1. Speedtest, a free app by Ookla, offers an easy way to test the speed of your Wi-Fi or cellular service. With just one tap on the”Begin Test” button, you can measure your download and upload speeds, and more. It saves your results for comparison, and gives you a way to verify what was promised by your provider!

2. RedLaser Barcode Scanner is a bar code reader that allows you to scan product bar codes, compare prices, and find the best deals online and locally.

3. Try either the Amount Converter app ($.99) or Converter Plus app (free) to convert everything from currency conversions to clothing to loan interest amounts. Both of these popular apps convert metric, temperatures cooking amounts, and so much more.

4. iHandy Carpenter is a great toolkit app which contains 5 tools: a plumb bob, a surface level, a bubble level bar, a steel protractor, a steel ruler. For $1.99, you can get a great toolkit. If you just want a level, the iHandy Level app alone is free.


5. My Data Manager is a free app that will help you take control of your mobile data usage and save you money on your monthly phone bill. Use My Data Manager every day to track your data usage and ensure that you don’t go over your monthly data bill and incur unnecessary charges. Find out just how much data your apps are using, and also how much data you use each month. You can set notifications at different times of the month.



6. DO button - This free app allows you to make shortcuts for the things you do most often. There are recipes to perform automated functions, such as emailing your family to let them know you’re on your way home and more. 




7. Lastpass is a free, award-winning password managing app that saves your passwords and gives you secure access to them from every computer and mobile device. With LastPass, you only have to remember one password, your LastPass master password. LastPass will fill your logins for you and securely sync your passwords everywhere you need them. (1Password is a popular competing password manager).

For more information or to register for Liz Weiman’s upcoming classes, click here.  For more information on iPad/iPhone apps and more, visit her site,

Persia: Its History, Art, Culture & More

June 29, 2015

persepolisOne of the oldest civilizations in history, Persia has a played a role on the world stage for thousands of years. In her fall class, Melanie Urban traces the origins of present-day Iran including its rich history, art, culture and more. We visited with her to find out more about this fascinating ancient culture.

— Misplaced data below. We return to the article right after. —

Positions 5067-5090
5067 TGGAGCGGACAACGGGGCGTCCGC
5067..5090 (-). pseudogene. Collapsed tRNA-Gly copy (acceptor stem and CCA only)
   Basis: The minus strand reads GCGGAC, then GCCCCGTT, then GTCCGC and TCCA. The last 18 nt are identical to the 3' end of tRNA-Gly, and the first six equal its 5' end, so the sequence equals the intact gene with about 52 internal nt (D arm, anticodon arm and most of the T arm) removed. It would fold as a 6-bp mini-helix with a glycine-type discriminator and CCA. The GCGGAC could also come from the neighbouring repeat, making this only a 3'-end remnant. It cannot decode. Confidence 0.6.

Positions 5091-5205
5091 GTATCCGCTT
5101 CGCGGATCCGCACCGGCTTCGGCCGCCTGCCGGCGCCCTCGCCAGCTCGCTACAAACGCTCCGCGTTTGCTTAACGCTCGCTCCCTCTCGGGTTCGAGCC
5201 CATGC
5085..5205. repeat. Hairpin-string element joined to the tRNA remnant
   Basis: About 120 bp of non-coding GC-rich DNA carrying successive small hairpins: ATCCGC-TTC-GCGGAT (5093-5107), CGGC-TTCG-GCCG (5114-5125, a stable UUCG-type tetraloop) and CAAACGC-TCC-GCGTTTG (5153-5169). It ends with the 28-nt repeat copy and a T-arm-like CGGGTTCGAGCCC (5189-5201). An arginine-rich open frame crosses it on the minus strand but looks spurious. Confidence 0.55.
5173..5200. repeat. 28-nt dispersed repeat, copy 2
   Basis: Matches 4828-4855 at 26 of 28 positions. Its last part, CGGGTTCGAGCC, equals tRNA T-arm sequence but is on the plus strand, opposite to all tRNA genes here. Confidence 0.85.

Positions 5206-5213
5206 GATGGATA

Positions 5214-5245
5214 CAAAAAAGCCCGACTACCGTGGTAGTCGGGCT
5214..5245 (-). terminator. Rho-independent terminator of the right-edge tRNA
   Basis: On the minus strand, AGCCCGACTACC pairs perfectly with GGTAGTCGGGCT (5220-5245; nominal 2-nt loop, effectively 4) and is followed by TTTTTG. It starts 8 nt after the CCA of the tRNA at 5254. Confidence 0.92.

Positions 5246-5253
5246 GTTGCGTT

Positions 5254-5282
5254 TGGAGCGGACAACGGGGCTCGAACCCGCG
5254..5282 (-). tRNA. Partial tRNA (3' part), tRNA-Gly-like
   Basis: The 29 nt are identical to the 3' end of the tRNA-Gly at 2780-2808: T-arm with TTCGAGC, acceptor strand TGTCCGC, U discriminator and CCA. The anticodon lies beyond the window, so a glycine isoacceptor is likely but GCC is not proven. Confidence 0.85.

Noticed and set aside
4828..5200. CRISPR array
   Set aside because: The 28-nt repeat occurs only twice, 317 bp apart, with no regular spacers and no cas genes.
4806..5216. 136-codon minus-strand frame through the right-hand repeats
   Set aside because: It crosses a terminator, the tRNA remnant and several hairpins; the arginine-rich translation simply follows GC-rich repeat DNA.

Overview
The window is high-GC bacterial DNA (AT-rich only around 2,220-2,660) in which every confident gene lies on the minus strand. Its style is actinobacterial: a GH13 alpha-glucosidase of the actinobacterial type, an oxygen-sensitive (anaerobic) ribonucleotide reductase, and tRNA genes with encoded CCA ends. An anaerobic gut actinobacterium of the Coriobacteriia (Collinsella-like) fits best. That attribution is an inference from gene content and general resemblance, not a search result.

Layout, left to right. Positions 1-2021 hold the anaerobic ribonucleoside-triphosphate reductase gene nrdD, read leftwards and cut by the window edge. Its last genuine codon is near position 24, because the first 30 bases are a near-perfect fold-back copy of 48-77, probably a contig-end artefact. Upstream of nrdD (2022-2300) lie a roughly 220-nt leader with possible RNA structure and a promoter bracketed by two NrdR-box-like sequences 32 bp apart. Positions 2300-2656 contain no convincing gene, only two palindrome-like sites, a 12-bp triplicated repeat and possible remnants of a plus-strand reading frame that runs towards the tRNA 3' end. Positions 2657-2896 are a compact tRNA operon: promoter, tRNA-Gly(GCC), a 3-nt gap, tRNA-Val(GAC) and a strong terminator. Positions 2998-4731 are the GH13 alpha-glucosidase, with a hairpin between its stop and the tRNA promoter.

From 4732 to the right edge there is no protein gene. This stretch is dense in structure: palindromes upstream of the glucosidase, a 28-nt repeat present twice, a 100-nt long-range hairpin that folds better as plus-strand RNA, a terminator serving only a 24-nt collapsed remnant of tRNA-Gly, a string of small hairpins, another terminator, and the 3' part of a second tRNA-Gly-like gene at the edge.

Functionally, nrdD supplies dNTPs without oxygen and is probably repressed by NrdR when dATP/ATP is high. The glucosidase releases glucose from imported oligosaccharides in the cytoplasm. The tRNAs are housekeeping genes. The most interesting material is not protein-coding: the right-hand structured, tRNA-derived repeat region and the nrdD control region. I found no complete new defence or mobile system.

WIH Reporter: What do we need to know about your upcoming class?

Urban: We will be covering 4,000 years of Persian history and culture. Iran today is as much a product of its Persian legacy as it is influenced by its Islamic heritage. Iranians consider themselves separate and apart from their Arab co-religionists, and we will talk about the reasons for this separate identity as well as how that plays into their current political position.

WIH Reporter: What about Persian culture?

Urban: The legacy of Persia in its culture and art has influenced both east and west, and we will talk about those aspects of its identity as well. Persia was strategically located to take advantage of the trade and cultural exchanges east to west and vice versa. Trade and exchange along the land-based Silk Road fostered the spread of ideas and religions, as well as art and technology.

WIH Reporter:  What would surprise us to know about the topic of your class?

Urban: There are many delightful and surprising aspects to the study of Persian history and culture.  For instance, did you know that the tombs of Esther and her uncle Mordecai lie in Hamadan in the western part of Iran? You can find her story in the Old Testament, along with that of other prophets who lived and worked in Achaemenid Persia.  Cyrus, who founded the great Achaemenid dynasty, sent the Jews of the diaspora back home to Israel and gave them money from his own treasury to rebuild the temple in Jerusalem. When the Romans started expanding their empire at the end of the first millennium BCE, who stopped that expansion into Asia beyond the Levant?  The Persians, of course, and they fought the Romans to a standstill on many occasions over the following centuries.  Memorials to these victories were carved in stone, and still stand today in wonderful detail.

Another constant source of amazement for me is the high level of Persian culture and artistic endeavor during the early part of the second millennium CE, at a time when Western Europe was struggling to survive. The contrast is instructive and explains, in part, why Persian tradition plays a central role in the Iranian identity even today. These are simply examples, a few of many, that will reward a participant in my lecture series on Iran.

WIH Reporter: What mistaken impressions might we have about the subject of your class?

Urban: I hope that no one expects simply a political discussion of Iran’s position in the world today.  There is so much more to Iranian history and culture than what we might view as the current situation.  I will, of course, spend some time on current events during the last lecture, but to comprehend the whole situation one should have the background necessary to understand how and why it came about.  I would hope that participants in the class will come to appreciate the picture as complex and worthy of study. WIH Reporter: What format do you plan to use in the class? Urban: The lectures will be fully illustrated with many photos taken on a recent trip to Iran, where I visited many historic and cultural sites.   In addition, we will take detours into the realms of art and poetry, added dimensions to the more or less chronological presentation.   Iran today is a unique blend of the indigenous with the imported and subsumed.   Pictures illustrate this fact and assist in the understanding of the complexity of this country. Urban’s 8-week class, “Persia: Art, Architecture, History”, begins on 9/22/15 at 10:00 a.m. For more information, and/or to register for this course, click here.